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US Intel Analyst Testifies: FBI Offered $1M to Perpetrator of Democrat-Commissioned Russia Hoax Against Trump

Igor Danchenko leaves the Albert V. Bryan United States Courthouse in Alexandria, Va., Nov. 4, 2021. (AP Photo/Manuel Balce Ceneta, File)

The Federal Bureau of Investigation offered former British intelligence agent Christopher Steele "up to $1 million" to corroborate the allegations made in his now-discredited dossier compiled against former President Donald Trump and members of his 2016 presidential campaign, according to an FBI analyst who testified in federal court Tuesday. 

According to the testimony from intelligence analyst Brian Auten, the agency had no solid evidence for the FISA warrant against Trump campaign adviser Carter Page in its investigation and used uncorroborated information to move forward with the probe, Just The News reports. 

Under questioning from Special Counsel John Durham, Auten testified that the dossier was used to shore up its surveillance warrant even though the FBI couldn't corroborate its allegations. 

Steele also could not prove the allegations and never received any money. 

Durham asked Auten, "On October 21, 2016 (the date of the Carter Page FISA application) did you have any information to corroborate that information?"

"No," Auten replied. 

Auten said the FBI checked with other government agencies to see if they had corroboration but nothing came back.

Auten appeared as the first prosecution witness in the trial of Igor Danchenko, a Russian analyst, who is indicted on five counts of making false statements to the FBI.  

The FBI interviewed Danchenko on multiple occasions in 2017 as it tried to validate the allegations in what became known as the "Steele dossier."

That dossier by Steele — commissioned by Democrats during the 2016 presidential campaign — included allegations of contact between the Trump campaign and Russian government officials, as well as allegations that the Russians may have held compromising information over Trump.

Specifically, prosecutors say, Danchenko lied when he said he obtained some information in an anonymous phone call from a man he believed to be Sergei Millian, a former head of the Russian-American Chamber of Commerce.

Prosecutor Michael Keilty told jurors in U.S. District Court in Alexandria that Danchenko never spoke with Millian and that phone records show he never received an anonymous phone call at the time Danchenko claimed it occurred.

Prosecutors also say Danchenko lied when he said he never "talked" with a man named Charles Dolan about the allegations in the dossier. They point to evidence that Danchenko "spoke with Mr. Dolan over email" about very specific items that showed up in the dossier.

The FBI needed to know that Dolan was an important source for Danchenko, Keilty said, because Dolan is a Democratic operative who has worked on the presidential campaign of every Democratic candidate since Jimmy Carter, and thus would have had the motivation to fabricate or embellish allegations against Trump.

"Those lies mattered," Keilty said.

Third Person to Be Prosecuted by Durham

Danchenko is the third person to be prosecuted by special counsel John Durham, who was appointed to investigate the origins of "Crossfire Hurricane" — the designation given to the FBI's tainted 2016 probe into Trump's alleged Russia connections.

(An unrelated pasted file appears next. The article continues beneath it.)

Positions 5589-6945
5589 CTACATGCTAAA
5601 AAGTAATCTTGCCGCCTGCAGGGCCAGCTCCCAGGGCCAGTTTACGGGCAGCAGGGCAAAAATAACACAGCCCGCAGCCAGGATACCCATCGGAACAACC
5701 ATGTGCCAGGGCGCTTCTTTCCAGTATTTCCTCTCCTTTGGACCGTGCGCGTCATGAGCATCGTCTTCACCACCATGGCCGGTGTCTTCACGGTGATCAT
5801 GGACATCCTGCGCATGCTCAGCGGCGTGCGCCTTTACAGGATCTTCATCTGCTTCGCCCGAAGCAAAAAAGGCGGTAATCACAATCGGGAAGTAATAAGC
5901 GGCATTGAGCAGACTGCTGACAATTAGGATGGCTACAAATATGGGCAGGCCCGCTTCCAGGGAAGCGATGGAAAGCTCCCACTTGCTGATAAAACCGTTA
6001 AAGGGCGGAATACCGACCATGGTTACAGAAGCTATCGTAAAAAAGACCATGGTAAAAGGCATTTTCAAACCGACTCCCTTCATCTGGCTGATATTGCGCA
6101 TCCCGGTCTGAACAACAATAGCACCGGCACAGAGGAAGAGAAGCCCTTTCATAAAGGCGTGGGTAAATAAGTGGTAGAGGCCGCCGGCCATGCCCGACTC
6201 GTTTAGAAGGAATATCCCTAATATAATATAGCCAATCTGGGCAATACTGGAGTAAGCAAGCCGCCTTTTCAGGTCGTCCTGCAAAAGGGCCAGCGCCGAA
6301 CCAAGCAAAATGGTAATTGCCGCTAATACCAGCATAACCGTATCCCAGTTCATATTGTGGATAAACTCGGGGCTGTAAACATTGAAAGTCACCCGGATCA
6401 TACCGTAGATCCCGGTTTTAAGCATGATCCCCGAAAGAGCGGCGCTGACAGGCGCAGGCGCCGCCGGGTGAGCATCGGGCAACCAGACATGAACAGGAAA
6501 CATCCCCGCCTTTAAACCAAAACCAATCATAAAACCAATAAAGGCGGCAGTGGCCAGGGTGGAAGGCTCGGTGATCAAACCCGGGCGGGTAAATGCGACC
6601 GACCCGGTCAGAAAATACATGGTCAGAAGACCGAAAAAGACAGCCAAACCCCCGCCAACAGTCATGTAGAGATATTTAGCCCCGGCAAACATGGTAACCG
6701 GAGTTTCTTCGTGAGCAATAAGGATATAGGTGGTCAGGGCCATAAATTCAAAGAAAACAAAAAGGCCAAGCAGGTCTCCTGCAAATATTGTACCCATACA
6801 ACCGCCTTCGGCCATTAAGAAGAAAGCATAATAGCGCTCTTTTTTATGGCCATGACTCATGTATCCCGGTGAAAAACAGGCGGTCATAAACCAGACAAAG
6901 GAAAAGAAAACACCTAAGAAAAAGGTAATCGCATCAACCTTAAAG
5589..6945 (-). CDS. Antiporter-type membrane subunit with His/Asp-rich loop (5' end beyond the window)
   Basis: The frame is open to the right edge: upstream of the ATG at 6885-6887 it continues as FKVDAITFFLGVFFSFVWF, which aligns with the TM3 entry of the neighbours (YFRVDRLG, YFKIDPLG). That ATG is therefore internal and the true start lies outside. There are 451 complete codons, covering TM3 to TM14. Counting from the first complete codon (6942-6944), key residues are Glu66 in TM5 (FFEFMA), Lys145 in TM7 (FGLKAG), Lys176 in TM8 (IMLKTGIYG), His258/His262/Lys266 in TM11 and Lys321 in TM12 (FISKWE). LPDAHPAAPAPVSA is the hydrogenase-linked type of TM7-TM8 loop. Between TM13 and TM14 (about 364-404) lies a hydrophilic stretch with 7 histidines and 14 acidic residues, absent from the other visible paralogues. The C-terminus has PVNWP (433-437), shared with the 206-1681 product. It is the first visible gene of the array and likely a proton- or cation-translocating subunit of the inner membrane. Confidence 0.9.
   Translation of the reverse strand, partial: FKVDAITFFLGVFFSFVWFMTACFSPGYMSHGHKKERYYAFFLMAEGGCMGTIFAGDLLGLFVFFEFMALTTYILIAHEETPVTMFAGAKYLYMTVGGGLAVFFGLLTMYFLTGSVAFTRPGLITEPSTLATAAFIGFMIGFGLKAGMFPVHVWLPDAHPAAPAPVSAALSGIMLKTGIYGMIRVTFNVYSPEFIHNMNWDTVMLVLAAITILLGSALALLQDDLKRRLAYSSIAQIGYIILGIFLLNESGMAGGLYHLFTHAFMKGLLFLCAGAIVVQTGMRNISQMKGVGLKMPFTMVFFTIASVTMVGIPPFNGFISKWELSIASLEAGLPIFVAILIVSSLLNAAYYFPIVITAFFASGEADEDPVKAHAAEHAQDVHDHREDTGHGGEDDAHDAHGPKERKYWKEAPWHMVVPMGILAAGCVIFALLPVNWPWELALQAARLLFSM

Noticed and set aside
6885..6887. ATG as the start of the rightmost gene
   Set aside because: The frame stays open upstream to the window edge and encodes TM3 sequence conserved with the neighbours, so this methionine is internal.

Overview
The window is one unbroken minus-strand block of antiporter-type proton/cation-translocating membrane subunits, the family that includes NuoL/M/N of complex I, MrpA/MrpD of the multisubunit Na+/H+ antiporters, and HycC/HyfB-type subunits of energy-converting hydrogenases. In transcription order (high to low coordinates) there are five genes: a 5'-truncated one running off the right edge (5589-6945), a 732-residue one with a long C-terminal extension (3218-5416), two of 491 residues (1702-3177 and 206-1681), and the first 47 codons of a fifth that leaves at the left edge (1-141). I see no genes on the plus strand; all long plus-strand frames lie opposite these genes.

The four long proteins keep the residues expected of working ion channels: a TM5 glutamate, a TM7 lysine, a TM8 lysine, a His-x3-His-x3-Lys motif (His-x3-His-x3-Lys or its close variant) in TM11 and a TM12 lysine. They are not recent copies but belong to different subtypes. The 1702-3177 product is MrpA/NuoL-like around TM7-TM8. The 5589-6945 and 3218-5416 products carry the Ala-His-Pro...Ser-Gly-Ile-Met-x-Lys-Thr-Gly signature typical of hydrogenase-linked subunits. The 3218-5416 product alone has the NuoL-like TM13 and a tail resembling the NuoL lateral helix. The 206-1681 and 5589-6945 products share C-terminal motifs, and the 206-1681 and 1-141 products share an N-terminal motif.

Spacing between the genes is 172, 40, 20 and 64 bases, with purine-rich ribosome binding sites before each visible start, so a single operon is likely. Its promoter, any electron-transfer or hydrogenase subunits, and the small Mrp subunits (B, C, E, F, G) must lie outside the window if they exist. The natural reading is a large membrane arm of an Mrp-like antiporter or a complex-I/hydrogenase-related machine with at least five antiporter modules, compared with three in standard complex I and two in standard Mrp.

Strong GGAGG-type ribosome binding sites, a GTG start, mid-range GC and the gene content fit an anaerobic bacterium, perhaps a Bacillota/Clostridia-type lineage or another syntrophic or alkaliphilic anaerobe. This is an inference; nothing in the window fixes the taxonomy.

As CBN News reported in May, Hillary Clinton personally agreed to release information to a reporter in the 2016 presidential campaign about a supposed connection between Donald Trump's campaign and a Russian bank, even though the Clinton team wasn't completely confident the story was true.

That was the testimony from Robby Mook who was Clinton's former presidential campaign manager in 2016.

Mook made that statement during the criminal trial of Clinton campaign lawyer Michael Sussmann. The Sussmann case was a part of Durham's inquiry into what actually happened during the Russiagate investigation of the Trump campaign that year. 

Sussmann was later acquitted of lying to the FBI when he pushed information meant to cast suspicions on Donald Trump and Russia in the run-up to the 2016 election.

In an exclusive interview with Fox News at the time, former President Trump blasted the politically motivated Russia investigation, saying the false accusations did permanent damage to his reputation.

"This is one of the greatest political scandals in history," Trump said. "For three years, I had to fight her off, and fight those crooked people off, and you'll never get your reputation fully back."

Mueller Report: No Evidence of Any Election Conspiracy Between Russia and the Trump Campaign

As CBN News reported in 2019, after a three-year investigation, Special Counsel Robert Mueller released his report that found no evidence of any election conspiracy between Russia and the Trump campaign, but it found plenty of evidence that Russia did try to interfere for its own purposes.

Mueller said Russian intelligence officers who were part of the Russian military stole private information and released it to interfere in our election and damage a presidential candidate. And a private Russian entity engaged in a social media operation as well to interfere in our political system. 

Time Magazine later reported in July 2019 that Mueller's investigation cost the U.S. government somewhere between $32 million and $35 million. 

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